A chef gave me the tip about using the fork to bulk up the omelet. I kept practicing. I went online and found more tips. Then a French woman told me about separating the yolk from the white, which allows your omelet to double in thickness and softness. When it's served, people simply go: "Wow!"
This is what I call the "entry trick." Every micromastery has one. It is a way, in one stroke, to elevate your performance at that task and get an immediate payoff—a rush of rewarding neurochemicals, which is a nice warm feeling.
In some micromasteries, the entry trick is huge, an integral part of the whole thing. In others it just gives you enough of a push to get you going. There are lots of big-shot learners out there boasting of their ability to master foreign languages, get calculus down, or absorb C++ programming, but they all seem to miss this point. Learning must not be like school; it must not be boring. It doesn't need to be silly fun, but it mustn't be deadening or dull or too hard. The entry trick, in one fell swoop, sweeps all that away.
A great entry trick is used in stone balancing. Maybe you've seen some stone-sculptor type doing it at the beach. It looks like magic—rounded rocks and mini-boulders balancing on each other in a seemingly impossible way. The first time I saw such a sculpture I thought it had to have glue or metal rods inside it...and then I watched a small boy knock it over. When I attempted to help rebuild it, the sculptor showed me the entry trick.
(The pictures are some I made myself on the beach, later, when I had learned how to do it.)
You can balance any stone at all, but you must find three raised bits close together on one side of the supporting stone—three bumps, three nodules, or even three grains. They can be tiny, almost invisible. In fact the smaller they are, the better it looks. These three bumps act as a flat triangle for another curved object to fit into. That's how you make these crazy balances work. People look for flat bits on the stones to make them stand on each other, but that doesn't work because nothing in nature is really flat.
Stone balancing is not only fun, but also a perfect form of micromastery. It is complete in itself, but it could also lead you further into the greater world of sculpture and outdoor art—should you want to go there.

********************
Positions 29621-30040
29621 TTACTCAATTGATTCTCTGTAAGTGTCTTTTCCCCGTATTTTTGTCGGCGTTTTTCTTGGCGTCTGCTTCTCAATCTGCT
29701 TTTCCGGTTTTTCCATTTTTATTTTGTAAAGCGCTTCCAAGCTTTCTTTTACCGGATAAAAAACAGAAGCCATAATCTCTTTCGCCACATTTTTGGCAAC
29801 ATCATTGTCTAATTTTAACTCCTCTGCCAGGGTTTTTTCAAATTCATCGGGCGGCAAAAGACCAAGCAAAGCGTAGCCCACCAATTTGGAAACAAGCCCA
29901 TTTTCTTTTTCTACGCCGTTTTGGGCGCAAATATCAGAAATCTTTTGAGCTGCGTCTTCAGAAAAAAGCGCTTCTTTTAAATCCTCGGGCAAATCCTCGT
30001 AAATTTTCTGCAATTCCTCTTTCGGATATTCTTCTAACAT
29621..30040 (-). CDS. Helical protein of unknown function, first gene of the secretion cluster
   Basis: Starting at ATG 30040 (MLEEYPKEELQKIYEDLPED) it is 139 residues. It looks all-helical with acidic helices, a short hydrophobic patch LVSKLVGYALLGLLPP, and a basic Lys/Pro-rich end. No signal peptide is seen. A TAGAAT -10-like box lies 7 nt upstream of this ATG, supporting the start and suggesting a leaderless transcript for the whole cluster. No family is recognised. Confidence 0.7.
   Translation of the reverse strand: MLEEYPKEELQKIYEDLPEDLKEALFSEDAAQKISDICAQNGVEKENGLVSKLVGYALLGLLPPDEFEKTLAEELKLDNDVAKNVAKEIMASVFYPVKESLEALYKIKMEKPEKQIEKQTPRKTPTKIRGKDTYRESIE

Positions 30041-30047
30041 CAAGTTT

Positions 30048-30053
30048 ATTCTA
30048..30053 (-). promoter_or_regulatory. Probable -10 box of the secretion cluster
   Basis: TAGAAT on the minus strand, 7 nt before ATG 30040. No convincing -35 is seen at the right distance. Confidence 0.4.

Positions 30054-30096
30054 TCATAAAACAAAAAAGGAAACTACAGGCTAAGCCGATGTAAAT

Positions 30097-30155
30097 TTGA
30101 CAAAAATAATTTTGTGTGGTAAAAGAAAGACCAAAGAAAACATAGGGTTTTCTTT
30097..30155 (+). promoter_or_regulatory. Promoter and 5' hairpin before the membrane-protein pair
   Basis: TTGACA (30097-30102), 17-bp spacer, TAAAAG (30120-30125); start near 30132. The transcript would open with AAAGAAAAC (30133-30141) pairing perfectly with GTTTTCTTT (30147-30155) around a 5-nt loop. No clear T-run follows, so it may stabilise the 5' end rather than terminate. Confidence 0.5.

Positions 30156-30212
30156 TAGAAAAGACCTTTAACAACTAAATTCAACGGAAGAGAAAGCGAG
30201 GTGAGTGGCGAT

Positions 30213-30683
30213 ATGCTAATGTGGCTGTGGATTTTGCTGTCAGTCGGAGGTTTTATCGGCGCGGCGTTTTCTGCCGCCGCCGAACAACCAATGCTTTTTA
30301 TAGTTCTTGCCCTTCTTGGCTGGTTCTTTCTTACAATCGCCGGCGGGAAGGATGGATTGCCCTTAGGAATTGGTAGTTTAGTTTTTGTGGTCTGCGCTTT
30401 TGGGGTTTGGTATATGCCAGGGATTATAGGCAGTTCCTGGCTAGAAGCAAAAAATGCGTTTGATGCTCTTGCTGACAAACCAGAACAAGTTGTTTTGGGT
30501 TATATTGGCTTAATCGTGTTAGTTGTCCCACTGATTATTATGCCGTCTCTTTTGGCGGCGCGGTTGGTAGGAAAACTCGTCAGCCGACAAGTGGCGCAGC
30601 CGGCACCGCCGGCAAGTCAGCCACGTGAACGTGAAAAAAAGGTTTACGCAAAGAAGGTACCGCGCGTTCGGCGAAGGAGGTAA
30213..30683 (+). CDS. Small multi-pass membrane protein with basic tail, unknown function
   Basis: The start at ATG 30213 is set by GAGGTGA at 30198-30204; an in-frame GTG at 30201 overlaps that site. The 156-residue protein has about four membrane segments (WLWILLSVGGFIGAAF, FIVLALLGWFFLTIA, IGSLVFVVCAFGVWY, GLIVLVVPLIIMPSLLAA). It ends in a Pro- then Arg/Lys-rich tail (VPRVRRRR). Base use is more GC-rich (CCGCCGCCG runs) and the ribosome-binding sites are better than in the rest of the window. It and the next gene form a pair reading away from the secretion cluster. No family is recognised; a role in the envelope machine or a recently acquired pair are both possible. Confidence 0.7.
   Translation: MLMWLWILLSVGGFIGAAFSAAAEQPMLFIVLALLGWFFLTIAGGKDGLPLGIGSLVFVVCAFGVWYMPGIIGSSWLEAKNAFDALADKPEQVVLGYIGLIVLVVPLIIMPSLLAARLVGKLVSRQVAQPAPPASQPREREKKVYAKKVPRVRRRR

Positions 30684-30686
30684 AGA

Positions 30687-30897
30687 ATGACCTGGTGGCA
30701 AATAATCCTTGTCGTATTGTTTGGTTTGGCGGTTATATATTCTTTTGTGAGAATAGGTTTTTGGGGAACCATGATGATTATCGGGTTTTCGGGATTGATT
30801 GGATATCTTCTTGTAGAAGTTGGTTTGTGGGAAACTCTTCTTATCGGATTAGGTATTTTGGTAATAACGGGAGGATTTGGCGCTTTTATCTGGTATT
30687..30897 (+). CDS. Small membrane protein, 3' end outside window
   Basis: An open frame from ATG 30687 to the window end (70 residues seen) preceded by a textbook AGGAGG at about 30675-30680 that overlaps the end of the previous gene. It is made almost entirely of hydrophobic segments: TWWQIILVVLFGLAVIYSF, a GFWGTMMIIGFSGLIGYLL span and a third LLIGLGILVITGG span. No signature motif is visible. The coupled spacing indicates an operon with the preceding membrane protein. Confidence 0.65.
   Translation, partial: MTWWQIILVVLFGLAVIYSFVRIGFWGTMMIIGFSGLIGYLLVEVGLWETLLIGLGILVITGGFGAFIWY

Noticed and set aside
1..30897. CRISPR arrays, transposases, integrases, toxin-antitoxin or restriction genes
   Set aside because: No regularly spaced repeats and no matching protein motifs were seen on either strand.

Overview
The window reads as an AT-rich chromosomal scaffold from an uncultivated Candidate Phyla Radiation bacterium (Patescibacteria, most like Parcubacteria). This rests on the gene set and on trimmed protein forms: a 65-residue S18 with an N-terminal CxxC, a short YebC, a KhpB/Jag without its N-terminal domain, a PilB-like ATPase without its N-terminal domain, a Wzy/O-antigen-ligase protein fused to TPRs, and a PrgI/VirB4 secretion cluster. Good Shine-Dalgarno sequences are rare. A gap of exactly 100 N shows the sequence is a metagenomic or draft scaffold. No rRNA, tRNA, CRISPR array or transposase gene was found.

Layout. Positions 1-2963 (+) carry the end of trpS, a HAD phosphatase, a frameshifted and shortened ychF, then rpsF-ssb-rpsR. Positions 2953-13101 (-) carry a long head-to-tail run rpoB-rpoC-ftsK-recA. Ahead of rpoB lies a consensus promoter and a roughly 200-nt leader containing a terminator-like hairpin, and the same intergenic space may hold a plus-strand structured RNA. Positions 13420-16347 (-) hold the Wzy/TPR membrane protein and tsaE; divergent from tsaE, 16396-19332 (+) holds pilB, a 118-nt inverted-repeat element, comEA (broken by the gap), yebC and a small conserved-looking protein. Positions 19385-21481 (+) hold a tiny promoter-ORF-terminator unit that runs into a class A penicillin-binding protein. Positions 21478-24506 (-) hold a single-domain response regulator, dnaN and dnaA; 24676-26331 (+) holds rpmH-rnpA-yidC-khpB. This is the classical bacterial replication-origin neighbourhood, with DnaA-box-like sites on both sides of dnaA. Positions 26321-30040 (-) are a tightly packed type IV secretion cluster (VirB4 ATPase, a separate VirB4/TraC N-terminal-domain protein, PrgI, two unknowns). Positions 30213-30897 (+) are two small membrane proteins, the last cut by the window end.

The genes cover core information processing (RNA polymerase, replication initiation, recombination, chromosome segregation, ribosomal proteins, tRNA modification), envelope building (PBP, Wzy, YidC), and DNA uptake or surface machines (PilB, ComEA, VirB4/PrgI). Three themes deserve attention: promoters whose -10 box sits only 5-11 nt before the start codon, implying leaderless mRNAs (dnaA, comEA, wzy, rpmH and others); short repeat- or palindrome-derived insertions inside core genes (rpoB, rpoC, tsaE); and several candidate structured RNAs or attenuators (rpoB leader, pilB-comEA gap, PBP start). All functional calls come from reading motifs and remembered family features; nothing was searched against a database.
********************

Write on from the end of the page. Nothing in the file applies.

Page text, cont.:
ANYONE CAN DO IT
We envy the person who has a perfect French accent, who can roll a kayak, perform a double or even triple integral in math or compose a poem that isn't laughable; who can draw something well, do a magic trick, or lay a brick wall that doesn't fall down. These are perceived as hard things to learn that signify a greater mastery of the field concerned. But with micromastery you start with the test piece and then—and only then—do you go back upstream to explore more.
Because the biggest reasons for not achieving anything are giving up, failing to gain momentum, and becoming distracted. You may imagine you are tough and self-contained, but we all need a payoff as soon as we start learning. Especially if it's been a while since we tried anything new. If you don't have microsuccesses along the way you'll lose heart and give up, especially if you are learning something on your own.
Rapid learning techniques, intensive courses, and shortcuts are all very well, but if you haven't got a show-offable product at the end you'll give up. It's no good telling your friends and family that you have a broad knowledge of the background of math or a working acquaintanceship with magic tricks. "Come on," they'll say, "show us something now!"
Having a micromastery gives you something to boast about (as loudly or as quietly as you like). It gives something to connect you to others, and earn that all-important feedback. No man, woman, or child is an island—and yet we are taught as if we are solitary brain- blobs who just suck up knowledge until one miraculous day we are "masters," "qualified," "ready to teach," or some other spurious designation. We are not like that. Humans want to pass on what they have learned straight away, not five years later.